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TR18-143 | 16th August 2018 17:30

The Large-Error Approximate Degree of AC$^0$



We prove two new results about the inability of low-degree polynomials to uniformly approximate constant-depth circuits, even to slightly-better-than-trivial error. First, we prove a tight $\tilde{\Omega}(n^{1/2})$ lower bound on the threshold degree of the Surjectivity function on $n$ variables. This matches the best known threshold degree bound for any AC$^0$ function, previously exhibited by a much more complicated circuit of larger depth (Sherstov, FOCS 2015). Our result also extends to a $2^{\tilde{\Omega}(n^{1/2})}$ lower bound on the sign-rank of an AC$^0$ function, improving on the previous best bound of $2^{\Omega(n^{2/5})}$ (Bun and Thaler, ICALP 2016).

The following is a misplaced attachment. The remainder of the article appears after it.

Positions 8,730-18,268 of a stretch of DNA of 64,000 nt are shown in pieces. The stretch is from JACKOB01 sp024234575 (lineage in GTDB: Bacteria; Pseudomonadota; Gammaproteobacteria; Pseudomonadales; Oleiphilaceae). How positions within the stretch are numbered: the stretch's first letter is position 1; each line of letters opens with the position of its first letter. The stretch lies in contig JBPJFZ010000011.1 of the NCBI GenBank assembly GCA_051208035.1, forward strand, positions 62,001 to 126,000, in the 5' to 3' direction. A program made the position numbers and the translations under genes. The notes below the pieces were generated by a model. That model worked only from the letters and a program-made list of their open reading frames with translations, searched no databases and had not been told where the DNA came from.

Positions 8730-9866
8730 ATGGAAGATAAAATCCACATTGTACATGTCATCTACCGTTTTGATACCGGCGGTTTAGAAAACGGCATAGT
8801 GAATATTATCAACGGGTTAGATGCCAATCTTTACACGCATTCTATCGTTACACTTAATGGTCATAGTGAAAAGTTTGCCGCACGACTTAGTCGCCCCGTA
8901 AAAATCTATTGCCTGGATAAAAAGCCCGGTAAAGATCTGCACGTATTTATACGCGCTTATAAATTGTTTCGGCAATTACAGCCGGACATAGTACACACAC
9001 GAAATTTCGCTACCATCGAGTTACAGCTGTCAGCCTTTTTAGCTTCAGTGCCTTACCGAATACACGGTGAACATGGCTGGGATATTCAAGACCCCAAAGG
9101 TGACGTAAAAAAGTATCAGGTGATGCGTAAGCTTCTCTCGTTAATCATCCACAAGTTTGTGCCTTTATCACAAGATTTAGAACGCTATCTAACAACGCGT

Second, for any $\delta>0$, we exhibit a function $f \colon \{-1, 1\}^n \to \{-1, 1\}$ that is computed by a circuit of depth $O(1/\delta)$ and is hard to approximate by polynomials in the following sense: $f$ cannot be uniformly approximated to error $\varepsilon=1-2^{-\Omega(n^{1-\delta})}$, even by polynomials of degree $n^{1-\delta}$. Our recent prior work (Bun and Thaler, FOCS 2017) proved a similar lower bound, but which held only for error $\varepsilon=1/3$.

Our result implies $2^{\Omega(n^{1-\delta})}$ lower bounds on the complexity of AC$^0$ under a variety of basic measures such as discrepancy, margin complexity, and threshold weight. This nearly matches the trivial upper bound of $2^{O(n)}$ that holds for every function. The previous best lower bound on AC$^0$ for these measures was $2^{\Omega(n^{1/2})}$ (Sherstov, FOCS 2015). Additional applications in learning theory, communication complexity, and cryptography are described.

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